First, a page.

Environmental medicine recognizes that some new and baffling illnesses have appeared that conventional medicine either does not recognize or is unable to treat, sometimes called "twentieth century diseases." These conditions include environmental illness/multiple chemical sensitivity (EI/MCS), chronic fatigue syndrome, fibromyalgia, Gulf War syndrome, and sick building syndrome. Furthermore, diseases for which environmental causes are believed to be major factors are also increasing (like cancer and asthma), making environmental medicine increasingly important.
Environmental medicine is helpful for those patients suffering from chronic allergies, asthma, chronic fatigue syndrome, EI/MCS, fibromyalgia, Gulf War syndrome, and sick building syndrome. It is helpful for those with conditions that are influenced by environmental factors, such as cancer, as well as for those who have been exposed to high levels of toxic materials due to accident or occupation. Environmental medicine is also used for people suffering allergic or immune system problems that conventional medicine is unable to diagnose or treat. Symptoms for those suffering environmental illness include unexplained fatigue, increased allergies, hypersensitivity to common materials, intolerance to certain foods and indigestion, aches and pains, low-grade fever, headaches, insomnia, depression, sore throats, sudden weight loss or gain, lowered resistance to infection, general malaise, and disability.
Environmental therapy treats patients by first identifying the environmental causes of illness. The next step is removing environmental causes and reducing exposures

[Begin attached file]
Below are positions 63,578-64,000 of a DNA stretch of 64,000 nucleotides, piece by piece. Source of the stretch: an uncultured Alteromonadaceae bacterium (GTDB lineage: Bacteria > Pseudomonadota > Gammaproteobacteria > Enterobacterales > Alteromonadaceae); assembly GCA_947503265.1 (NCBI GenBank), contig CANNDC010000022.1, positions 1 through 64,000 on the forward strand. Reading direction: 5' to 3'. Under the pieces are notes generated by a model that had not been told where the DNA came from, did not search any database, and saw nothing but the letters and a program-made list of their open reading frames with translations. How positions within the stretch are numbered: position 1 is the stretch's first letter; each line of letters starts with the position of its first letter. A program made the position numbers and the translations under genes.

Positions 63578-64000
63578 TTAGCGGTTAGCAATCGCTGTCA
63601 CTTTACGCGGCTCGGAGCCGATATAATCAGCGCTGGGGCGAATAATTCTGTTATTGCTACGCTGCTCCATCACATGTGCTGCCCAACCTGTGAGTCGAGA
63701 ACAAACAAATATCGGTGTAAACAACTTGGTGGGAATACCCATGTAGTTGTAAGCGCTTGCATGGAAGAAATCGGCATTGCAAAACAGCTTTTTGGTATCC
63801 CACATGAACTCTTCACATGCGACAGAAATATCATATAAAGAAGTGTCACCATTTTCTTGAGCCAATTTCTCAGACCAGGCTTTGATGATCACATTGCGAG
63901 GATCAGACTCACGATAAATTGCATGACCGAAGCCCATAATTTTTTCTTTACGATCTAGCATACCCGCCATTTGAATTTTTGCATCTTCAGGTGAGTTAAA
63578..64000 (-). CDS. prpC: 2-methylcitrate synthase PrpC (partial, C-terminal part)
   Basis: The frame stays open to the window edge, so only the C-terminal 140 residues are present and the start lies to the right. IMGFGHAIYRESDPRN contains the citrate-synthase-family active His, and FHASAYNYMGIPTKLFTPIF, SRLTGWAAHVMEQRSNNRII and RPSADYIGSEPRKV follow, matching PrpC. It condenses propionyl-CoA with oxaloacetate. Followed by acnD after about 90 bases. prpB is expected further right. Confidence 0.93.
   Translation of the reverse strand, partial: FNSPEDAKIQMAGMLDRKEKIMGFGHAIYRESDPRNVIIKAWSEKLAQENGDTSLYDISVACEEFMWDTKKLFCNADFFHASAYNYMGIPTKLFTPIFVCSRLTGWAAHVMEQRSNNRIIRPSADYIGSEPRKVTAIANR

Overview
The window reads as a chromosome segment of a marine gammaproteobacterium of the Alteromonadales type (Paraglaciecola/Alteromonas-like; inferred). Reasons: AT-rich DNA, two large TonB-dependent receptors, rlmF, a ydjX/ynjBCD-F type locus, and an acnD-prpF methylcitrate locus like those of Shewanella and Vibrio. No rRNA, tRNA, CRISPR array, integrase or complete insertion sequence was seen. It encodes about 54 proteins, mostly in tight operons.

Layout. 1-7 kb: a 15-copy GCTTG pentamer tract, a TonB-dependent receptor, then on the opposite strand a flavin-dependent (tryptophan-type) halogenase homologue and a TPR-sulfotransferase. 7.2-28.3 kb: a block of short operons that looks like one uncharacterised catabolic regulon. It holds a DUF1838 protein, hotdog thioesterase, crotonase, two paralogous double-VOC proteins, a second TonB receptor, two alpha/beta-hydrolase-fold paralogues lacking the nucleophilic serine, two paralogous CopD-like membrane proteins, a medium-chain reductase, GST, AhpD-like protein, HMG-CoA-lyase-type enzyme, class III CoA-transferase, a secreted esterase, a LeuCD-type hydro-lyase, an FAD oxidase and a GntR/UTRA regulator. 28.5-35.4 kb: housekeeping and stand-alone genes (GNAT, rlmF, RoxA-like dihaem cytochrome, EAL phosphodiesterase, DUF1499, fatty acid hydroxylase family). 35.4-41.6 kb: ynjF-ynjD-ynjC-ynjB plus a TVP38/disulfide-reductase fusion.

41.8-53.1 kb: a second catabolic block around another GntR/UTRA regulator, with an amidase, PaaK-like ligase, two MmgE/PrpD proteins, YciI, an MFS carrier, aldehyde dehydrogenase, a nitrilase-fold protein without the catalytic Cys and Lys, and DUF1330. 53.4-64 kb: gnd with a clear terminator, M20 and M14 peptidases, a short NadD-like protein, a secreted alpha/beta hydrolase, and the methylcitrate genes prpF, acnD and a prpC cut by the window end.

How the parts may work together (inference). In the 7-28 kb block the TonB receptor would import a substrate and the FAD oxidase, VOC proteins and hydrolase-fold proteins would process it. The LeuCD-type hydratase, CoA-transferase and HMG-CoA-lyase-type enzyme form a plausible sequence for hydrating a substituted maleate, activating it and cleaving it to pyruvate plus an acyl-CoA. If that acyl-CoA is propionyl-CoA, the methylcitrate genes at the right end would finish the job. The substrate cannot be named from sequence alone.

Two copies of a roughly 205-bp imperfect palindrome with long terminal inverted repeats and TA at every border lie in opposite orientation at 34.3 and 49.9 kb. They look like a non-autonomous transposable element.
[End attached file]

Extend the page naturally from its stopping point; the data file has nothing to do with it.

The cost of treatment by a practitioner of environmental medicine can vary depending on the education of the practitioner. Costs are generally comparable to visits to trained medical specialists. Practitioners may be conventionally trained medical doctors, researchers with graduate degrees in environmental medicine, or alternative medicine practitioners such as homeopaths, Ayurvedic medicine practitioners, traditional Chinese medicine practitioners, and naturopaths. Treatment costs vary, depending on the type and number of tests required to identify problems and the subsequent healing therapies required. Many insurance policies cover costs of environmental therapy, particularly when the practitioner is a certified medical doctor. Consumers should be aware of their insurance company's policies on coverage.
Diagnosing environmental illness
Environmental therapists use extensive testing to determine the environmental factors that may be causing illness. These factors include infection, allergy, addictions, and toxic chemicals. Infections that often plague those with environmental illness can be caused by parasites, bacteria, viruses, and yeast. Blood, urine, stool, and hair analyses are used to measure a variety of bodily functions that may indicate problems. Environmental therapists have access to laboratories that specialize in sophisticated blood, urine, and other diagnostic tests.
In testing for environmental illness, liver function is studied closely because the liver is the principle organ in the body responsible for removing toxic compounds. Another useful blood test is a test for zinc deficiency, which may indicate heavy metal poisoning. Heavy metal poisoning can be caused by lead, mercury, arsenic, cadmium, and aluminum, all of which are present in the environment. Hair analysis is also used to test for heavy metal toxicity. Blood and urine tests can also be completed that screen for toxic chemicals such as PCBs (environmental poisons), formaldehyde (a common preservative), pesticides, and heavy metals. Immune system tests, which show levels of particular antibodies, can also indicate specific environmental factors. Hormone levels also may indicate environmental illness. Certain blood and urine tests may suggest nutritional deficiencies and proper recovery diets can be designed for patients.
Environmental therapists also perform extensive allergy and hypersensitivity tests. Intradermal and sublingual allergy tests are used to determine a patient's sensitivity to a variety of common substances, including formaldehyde, auto exhaust, perfume, tobacco, chlorine, jet fuel, and other chemicals.